In a recent article, Russell Jackson, delves into whether there is any truth in an 1895 Chicago Tribune story about the involvement of a pioneer of Australian Rules Football, Tom Wills, in reprisals after the 1861 Cullin-la-ringo massacre. 

Jackson’s story: “Experts add weight to discovery that sporting hero Tom Wills participated in mass murder of Indigenous people”, appeared on ABC News online on 19 September 2021.
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The Cullin-la-Ringo massacre, also known as the ‘Wills Tragedy’, took place north of Springsure, Queensland on 17 October 1861. Horatio Wills (father of Tom Wills) and 18 other men, women and children died in the attack–allegedly the largest massacre of colonists by Aboriginal people in Australian history.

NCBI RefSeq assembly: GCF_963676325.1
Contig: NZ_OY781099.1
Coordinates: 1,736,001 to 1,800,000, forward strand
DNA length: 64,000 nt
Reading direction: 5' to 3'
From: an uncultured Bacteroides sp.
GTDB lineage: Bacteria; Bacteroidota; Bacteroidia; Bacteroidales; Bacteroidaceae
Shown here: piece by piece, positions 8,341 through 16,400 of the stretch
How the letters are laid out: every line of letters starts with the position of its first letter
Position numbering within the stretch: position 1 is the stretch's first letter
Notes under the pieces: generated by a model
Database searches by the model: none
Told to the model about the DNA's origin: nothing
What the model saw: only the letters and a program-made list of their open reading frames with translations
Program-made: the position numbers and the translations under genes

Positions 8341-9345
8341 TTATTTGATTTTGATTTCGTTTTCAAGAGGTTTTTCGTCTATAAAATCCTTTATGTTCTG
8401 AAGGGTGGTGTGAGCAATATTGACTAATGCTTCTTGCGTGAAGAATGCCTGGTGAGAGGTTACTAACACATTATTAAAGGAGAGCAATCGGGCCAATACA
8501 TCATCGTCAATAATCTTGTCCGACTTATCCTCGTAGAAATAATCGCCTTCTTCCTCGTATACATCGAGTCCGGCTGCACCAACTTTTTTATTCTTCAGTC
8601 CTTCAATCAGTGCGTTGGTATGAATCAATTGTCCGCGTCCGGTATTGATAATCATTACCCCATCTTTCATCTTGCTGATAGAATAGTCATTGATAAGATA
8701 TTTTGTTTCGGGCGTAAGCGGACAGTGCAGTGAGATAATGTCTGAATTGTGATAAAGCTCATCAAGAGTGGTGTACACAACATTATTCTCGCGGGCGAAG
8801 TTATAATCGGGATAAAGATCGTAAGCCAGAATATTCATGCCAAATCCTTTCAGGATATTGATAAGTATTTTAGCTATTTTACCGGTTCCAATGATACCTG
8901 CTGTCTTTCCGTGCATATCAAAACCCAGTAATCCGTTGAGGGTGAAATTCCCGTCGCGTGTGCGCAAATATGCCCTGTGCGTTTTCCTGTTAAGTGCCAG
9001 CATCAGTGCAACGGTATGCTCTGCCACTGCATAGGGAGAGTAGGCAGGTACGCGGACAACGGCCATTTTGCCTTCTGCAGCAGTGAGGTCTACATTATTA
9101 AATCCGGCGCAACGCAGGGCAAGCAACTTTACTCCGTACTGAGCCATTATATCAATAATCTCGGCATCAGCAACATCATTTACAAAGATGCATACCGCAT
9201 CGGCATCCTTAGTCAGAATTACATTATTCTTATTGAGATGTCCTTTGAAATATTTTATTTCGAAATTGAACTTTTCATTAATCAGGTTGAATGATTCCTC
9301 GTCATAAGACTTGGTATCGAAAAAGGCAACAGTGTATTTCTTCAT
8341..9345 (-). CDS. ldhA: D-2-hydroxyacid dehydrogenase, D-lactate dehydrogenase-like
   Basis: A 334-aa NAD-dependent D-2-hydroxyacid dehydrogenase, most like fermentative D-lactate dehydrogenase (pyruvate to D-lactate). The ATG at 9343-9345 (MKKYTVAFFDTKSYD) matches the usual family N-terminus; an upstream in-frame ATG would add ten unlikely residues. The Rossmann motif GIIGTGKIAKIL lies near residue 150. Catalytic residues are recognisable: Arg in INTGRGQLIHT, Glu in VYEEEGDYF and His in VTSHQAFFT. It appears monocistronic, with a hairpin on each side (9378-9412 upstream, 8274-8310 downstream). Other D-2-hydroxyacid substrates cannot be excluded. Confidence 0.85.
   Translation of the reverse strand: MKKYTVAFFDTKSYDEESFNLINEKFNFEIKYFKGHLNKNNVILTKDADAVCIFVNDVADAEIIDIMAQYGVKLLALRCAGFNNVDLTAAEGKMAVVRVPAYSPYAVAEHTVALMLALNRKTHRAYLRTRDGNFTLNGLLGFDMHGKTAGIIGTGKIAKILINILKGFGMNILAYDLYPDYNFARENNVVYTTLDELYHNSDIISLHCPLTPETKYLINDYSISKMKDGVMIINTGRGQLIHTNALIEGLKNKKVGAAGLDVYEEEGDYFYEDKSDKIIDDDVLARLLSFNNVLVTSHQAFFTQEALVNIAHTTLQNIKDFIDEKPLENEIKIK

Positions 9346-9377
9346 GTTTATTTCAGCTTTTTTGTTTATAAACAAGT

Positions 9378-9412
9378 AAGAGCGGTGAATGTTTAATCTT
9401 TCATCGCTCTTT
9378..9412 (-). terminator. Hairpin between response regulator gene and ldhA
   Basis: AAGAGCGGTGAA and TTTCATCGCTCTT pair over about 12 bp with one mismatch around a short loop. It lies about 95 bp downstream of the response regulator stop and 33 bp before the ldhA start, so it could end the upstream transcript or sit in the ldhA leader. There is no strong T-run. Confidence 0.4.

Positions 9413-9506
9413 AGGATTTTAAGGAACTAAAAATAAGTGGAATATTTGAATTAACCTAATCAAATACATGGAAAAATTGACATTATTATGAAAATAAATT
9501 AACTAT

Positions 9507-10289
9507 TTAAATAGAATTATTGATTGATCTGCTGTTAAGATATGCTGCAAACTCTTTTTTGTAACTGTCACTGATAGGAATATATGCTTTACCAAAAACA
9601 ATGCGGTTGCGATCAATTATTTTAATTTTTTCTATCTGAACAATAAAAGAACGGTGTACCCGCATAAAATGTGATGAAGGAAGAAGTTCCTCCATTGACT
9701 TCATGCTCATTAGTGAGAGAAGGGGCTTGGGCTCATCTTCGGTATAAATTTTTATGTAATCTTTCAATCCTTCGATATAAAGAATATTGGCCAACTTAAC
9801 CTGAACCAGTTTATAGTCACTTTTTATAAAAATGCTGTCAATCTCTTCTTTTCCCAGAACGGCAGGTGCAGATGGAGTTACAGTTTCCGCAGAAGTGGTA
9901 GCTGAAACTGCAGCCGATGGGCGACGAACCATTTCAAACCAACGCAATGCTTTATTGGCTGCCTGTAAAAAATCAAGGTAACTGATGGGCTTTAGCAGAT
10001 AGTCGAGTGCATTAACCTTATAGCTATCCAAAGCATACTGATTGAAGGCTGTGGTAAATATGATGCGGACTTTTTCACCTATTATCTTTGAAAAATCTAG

Colonists’ attacks on, and retribution against, many First Nations people, even when they were innocent of any violence or theft, took place in Queensland and elsewhere in the Australian colonies (later States and Territories) in the 18th, 19th centuries and into the 20th century, as First Peoples defended Country against invaders who had come, not just to visit, but to stay, uninvited. Believing the land to be “terra nullius” (belonging to no-one), the majority of the intruders would not recognise Aboriginal sovereignty, despoiled traditional water sources, hunted and drove away native animals that were often food sources, destroyed sacred sites, damaged and destroyed large parts of the land that they fenced, and brought dreadful diseases to which Aboriginal people had no immunity.